With the February 2 general election approaching, Thailand’s opposition has decided that it won’t contest the vote and will instead boycott the elections — a strategy that seems like a bet that the Thai military will intervene on its behalf against current prime minister prime minister Yingluck Shinawatra.
You might assume that an opposition party that boycotts an election is automatically sympathetic — that it’s doing so because the polls will be so rigged against it that it can make a bolder statement by avoiding the polls altogether. But it’s never really quite that simple. In the most recent 2011 general elections, Yingluck’s party, the Pheu Thai Party (PTP, ‘For Thais’ Party, พรรคเพื่อไทย) won an overwhelming victory with 48.41% of the vote and 265 seats in the Thai House of Representatives, the 500-member Ratthasapha (National Assembly of Thailand, รัฐสภา), the lower house of Thailand’s parliament. By contrast, the opposition Phak Prachathipat (Democrat Party, พรรคประชาธิปัตย์) won just 35.15% and 173 seats.
An aborted attempt by Yingluck’s government to introduce an amnesty bill earlier this autumn backfired severely, leading to protests against her government that have threatened to exacerbate the long-simmering tension between the ‘red shirts’ who support Yingluck and her brother, the self-exiled former prime minister Thaksin Shinawatra, and the ‘yellow shirts’ who oppose them.
Yingluck’s response was to call early elections in February. But top Democrat leader Suthep Thaugsuban, himself a former deputy prime minister, has demanded that Yingluck also resign as prime minister, a step that Yingluck has refused to do, and earlier this week, Suthep announced that the Democrats would boycott the vote:
“Thai politics is at a failed stage,” party leader Abhisit Vejjajiva, a former prime minister, told reporters in announcing the decision not to run. “The Thai people have lost their faith in the democratic system.”
If Thai politics is at a failed stage, though, it’s as much the fault of the Democrats as anyone else. They might not like the politics of Thaksin and Yingluck, which have involved massive handouts to the poorest Thais to improve health care and social welfare. Some of those handouts, most notably rice subsidies, have backfired in ways that hurt the economy in Thailand, which is a top global exporter of rice. But it’s more honest to say that the Thai people have lost their faith more in the Democrat Party than in the democratic system.
Suthep’s gambit is more a cynical ploy than a legitimate grievance about the election’s fairness. The Democrats have done nothing since 2011 to expand their appeal to voters outside their stronghold in Bangkok and southern Thailand. The success of Thaksin and Yingluck lie largely in their hold over voters in the largely rural Thai heartland in the north and in Isan, Thailand’s discrete northeastern region. That’s one of the reasons that Suthep and the yellow shirts are so insistent that Yingluck be removed from Thai politics — her appeal to northern Thais is so great that the Democrats haven’t been able to break the lock that she and her brother have over northern voters. By calling elections, Yingluck invited Suthep and the Democrats to unseat her at the ballot through politics, not mob rule. By boycotting those elections, Suthep is admitting that the Democrats don’t have the tools to win an election in Thailand.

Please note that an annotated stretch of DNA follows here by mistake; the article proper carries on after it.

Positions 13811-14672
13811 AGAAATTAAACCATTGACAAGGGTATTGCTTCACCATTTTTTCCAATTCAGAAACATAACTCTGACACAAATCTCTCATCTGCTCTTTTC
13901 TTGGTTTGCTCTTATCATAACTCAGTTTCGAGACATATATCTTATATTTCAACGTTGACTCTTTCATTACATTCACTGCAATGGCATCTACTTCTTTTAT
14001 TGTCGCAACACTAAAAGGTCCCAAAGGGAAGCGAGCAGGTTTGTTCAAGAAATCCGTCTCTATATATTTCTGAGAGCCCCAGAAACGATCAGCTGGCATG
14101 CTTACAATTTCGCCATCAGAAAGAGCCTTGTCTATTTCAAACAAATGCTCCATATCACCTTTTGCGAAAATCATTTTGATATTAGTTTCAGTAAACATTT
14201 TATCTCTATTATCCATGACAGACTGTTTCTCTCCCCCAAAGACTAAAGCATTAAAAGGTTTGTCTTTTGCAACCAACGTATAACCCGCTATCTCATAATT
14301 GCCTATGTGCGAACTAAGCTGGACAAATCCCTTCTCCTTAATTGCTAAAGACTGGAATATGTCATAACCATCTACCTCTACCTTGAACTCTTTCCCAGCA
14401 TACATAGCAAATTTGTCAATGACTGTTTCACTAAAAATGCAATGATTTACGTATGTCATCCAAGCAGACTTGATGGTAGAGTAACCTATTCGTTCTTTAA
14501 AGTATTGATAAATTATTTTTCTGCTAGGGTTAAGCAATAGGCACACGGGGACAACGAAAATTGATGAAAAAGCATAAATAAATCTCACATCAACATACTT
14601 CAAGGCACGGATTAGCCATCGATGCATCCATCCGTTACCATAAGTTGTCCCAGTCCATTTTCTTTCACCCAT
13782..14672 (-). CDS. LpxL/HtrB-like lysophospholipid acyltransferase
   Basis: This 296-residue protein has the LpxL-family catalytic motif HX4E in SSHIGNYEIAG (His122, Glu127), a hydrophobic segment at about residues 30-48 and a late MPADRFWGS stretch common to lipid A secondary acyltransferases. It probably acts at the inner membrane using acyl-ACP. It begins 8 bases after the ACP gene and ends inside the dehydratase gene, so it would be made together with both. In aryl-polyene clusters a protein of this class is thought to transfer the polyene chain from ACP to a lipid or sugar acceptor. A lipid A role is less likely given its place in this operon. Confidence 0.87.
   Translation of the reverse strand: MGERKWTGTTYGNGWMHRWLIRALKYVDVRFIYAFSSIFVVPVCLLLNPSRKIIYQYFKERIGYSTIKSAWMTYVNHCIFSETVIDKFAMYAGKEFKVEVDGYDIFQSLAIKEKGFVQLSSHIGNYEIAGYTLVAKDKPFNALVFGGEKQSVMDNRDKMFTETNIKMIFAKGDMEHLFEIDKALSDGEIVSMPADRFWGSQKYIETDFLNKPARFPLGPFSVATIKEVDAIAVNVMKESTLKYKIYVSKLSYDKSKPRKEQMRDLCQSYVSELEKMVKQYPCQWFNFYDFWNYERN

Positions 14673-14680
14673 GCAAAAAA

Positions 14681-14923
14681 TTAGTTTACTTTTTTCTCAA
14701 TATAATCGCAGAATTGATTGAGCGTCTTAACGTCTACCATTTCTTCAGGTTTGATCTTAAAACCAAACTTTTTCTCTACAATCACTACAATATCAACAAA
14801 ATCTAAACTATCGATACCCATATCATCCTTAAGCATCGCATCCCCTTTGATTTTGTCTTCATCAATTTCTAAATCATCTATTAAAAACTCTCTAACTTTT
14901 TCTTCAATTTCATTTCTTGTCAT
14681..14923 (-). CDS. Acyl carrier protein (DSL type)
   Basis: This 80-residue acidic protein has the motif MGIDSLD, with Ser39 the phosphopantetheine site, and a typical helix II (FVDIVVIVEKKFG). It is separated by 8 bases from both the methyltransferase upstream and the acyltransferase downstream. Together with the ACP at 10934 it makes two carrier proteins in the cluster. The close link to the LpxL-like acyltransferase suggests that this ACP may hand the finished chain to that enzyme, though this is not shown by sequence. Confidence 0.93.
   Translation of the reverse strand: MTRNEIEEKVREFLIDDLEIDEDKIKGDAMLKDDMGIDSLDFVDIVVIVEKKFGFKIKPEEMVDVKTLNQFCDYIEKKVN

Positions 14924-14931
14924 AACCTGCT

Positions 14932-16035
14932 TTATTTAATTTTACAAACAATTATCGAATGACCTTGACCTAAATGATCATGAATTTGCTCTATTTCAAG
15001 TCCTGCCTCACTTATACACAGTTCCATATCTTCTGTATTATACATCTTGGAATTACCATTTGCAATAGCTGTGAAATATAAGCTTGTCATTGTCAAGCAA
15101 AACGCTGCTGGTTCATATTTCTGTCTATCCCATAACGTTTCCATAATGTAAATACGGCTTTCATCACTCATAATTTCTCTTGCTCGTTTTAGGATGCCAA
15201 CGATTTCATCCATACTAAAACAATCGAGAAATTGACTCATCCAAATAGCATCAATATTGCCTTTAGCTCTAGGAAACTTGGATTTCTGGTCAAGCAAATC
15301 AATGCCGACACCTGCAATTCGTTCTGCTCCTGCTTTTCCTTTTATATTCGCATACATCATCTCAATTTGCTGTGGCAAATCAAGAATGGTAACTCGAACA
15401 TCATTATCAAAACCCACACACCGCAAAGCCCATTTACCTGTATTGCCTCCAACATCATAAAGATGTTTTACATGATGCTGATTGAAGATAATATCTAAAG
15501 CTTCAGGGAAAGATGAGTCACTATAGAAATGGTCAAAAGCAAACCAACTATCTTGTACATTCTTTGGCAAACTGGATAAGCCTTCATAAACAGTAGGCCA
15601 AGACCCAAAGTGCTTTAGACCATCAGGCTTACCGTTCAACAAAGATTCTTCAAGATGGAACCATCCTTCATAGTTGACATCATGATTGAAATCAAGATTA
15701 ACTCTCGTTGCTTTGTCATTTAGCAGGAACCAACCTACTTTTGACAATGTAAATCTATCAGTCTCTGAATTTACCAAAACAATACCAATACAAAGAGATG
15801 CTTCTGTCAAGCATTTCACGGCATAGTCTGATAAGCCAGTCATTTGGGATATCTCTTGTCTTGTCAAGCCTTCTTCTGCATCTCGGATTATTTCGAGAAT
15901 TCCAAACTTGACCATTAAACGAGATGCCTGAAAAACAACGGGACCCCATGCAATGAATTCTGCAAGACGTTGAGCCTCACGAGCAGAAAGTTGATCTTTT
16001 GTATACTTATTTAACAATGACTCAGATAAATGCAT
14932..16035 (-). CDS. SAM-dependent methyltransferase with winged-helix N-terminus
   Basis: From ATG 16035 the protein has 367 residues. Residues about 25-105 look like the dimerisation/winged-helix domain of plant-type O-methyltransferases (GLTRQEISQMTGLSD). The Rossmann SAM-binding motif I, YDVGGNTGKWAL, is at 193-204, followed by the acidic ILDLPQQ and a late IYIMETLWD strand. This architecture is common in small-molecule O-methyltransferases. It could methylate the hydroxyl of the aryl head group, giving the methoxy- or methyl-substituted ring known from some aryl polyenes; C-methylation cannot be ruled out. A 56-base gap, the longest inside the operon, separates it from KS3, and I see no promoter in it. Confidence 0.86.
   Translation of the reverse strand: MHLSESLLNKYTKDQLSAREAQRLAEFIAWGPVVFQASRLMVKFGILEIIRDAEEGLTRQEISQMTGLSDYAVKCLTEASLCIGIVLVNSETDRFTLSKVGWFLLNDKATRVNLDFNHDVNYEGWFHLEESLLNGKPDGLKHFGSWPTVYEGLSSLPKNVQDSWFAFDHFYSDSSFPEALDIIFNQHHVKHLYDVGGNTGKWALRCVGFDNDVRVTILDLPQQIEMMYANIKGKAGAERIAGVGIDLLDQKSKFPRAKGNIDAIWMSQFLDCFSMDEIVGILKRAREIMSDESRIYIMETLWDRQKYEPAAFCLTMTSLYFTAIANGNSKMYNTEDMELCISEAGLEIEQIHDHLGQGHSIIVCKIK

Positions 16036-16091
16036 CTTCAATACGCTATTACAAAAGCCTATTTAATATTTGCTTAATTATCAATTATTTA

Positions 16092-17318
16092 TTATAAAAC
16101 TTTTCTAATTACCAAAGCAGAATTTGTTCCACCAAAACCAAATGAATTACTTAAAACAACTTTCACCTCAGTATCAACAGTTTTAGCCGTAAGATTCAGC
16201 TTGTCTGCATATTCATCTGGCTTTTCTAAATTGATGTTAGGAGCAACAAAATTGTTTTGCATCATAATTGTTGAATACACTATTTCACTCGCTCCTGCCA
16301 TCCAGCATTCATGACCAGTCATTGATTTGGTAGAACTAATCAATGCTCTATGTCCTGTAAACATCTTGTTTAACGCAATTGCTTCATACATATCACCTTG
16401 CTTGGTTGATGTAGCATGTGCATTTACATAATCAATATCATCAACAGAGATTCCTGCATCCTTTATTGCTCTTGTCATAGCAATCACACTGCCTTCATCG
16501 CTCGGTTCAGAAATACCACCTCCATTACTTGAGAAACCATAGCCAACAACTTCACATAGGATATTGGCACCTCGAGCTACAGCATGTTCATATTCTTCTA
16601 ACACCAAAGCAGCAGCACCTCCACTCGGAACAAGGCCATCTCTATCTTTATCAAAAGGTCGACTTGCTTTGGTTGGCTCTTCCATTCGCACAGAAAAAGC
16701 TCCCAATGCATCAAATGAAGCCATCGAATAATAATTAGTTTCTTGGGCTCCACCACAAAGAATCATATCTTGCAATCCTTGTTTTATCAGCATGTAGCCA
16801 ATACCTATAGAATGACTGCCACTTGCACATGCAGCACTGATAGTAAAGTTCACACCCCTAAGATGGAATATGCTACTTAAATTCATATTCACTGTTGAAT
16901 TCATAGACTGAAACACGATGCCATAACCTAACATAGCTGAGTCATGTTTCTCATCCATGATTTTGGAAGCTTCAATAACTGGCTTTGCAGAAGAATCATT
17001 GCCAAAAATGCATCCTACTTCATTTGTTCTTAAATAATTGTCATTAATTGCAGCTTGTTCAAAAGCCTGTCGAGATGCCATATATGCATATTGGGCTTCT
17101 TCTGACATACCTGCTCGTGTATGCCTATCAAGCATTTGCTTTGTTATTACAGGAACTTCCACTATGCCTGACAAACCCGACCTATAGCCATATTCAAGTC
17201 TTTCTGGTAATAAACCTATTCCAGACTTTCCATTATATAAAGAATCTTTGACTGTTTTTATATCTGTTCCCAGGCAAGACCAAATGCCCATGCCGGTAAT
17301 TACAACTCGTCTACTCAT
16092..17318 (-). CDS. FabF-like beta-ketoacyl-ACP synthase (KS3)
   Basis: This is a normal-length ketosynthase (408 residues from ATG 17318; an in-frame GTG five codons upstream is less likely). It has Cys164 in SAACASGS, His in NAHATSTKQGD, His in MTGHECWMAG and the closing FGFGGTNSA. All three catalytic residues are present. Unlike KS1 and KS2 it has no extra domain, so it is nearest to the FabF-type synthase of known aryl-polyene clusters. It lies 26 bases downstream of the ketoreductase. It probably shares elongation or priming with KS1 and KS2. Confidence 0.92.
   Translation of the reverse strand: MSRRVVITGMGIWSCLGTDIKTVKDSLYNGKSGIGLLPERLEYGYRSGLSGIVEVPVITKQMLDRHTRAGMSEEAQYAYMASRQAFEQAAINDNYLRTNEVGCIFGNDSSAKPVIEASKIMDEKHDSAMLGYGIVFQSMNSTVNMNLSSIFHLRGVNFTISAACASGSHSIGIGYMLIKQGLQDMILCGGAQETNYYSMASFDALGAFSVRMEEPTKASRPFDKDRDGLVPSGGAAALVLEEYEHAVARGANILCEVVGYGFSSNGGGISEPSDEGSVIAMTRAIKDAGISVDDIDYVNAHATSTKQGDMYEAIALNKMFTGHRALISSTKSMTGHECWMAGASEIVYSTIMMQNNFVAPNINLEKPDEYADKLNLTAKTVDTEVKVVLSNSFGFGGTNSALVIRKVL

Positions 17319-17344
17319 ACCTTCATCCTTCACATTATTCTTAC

It’s even more cynical in that the boycott is essentially a plea to the Thai military for assistance. The last time that the Democrats boycotted the vote in the 2006 general elections, Thailand’s monarch and the constitutional court declared the results unconstitutional, which only depended fighting between Thailand’s two largest parties and led to a military-led coup to reintroduce order. But Thaksin’s allies ultimately won the 2007 elections that the military transitional government intro conducted, just like Yingluck won the 2011 elections after a period of military-backed rule under Democrat Party leader Abhisit Vejjajiva from 2008 to 2011.
So what’s the end game? A military intervention in 2014 that postpones Yingluck’s electoral victory until 2015?
While the military has never been particularly enamored of Thaksin and Yingluck, there are a lot of good reasons why the military might not come to the Democrat Party’s rescue a third time in eight years.
For starters, though critics worry that Yingluck’s amnesty bill would have cleared the path for Thaksin’s return to Thailand, it would have also cleared Abhisit and Suthep of murder and other charges stemming from the political violence of recent years. It’s symbolic of her good-faith attempt, hearkening back to the 2011 election, of transcending Thailand’s political polarization. There’s no equal indication that the Democrats have responded in kind with a good-faith response.
After two similar interventions on behalf of the Democrats, however, neither Abhisit nor Suthep have shown that they can command the support of a majority of Thai voters. It’s possible that if Abhisit head called snap elections early in 2008, he could have won the first mandate for the Democrats since 1992, but that’s a risk that all politicians face. Just ask British prime minister Gordon Brown. There’s absolutely no reason for the military to put its already-sullied reputation once again on the line to subvert the democratic preferences of a Thai majority.
Photo credit to Ed Wray/Getty Images.